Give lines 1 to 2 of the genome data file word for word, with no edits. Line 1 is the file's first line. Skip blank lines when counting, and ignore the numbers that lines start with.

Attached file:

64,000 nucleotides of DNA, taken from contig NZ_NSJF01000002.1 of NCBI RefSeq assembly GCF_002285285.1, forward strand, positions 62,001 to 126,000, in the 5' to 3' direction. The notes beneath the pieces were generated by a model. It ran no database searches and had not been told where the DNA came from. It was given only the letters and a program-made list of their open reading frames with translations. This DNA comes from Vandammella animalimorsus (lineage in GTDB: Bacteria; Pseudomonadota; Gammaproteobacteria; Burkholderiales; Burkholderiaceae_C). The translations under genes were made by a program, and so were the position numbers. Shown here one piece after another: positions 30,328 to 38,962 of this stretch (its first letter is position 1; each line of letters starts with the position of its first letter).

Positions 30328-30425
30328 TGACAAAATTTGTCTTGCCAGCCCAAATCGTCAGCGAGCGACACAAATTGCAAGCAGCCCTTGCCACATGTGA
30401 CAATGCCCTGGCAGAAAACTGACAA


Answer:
64,000 nucleotides of DNA, taken from contig NZ_NSJF01000002.1 of NCBI RefSeq assembly GCF_002285285.1, forward strand, positions 62,001 to 126,000, in the 5' to 3' direction. The notes beneath the pieces were generated by a model. It ran no database searches and had not been told where the DNA came from. It was given only the letters and a program-made list of their open reading frames with translations. This DNA comes from Vandammella animalimorsus (lineage in GTDB: Bacteria; Pseudomonadota; Gammaproteobacteria; Burkholderiales; Burkholderiaceae_C). The translations under genes were made by a program, and so were the position numbers. Shown here one piece after another: positions 30,328 to 38,962 of this stretch (its first letter is position 1; each line of letters starts with the position of its first letter).

Positions 30328-30425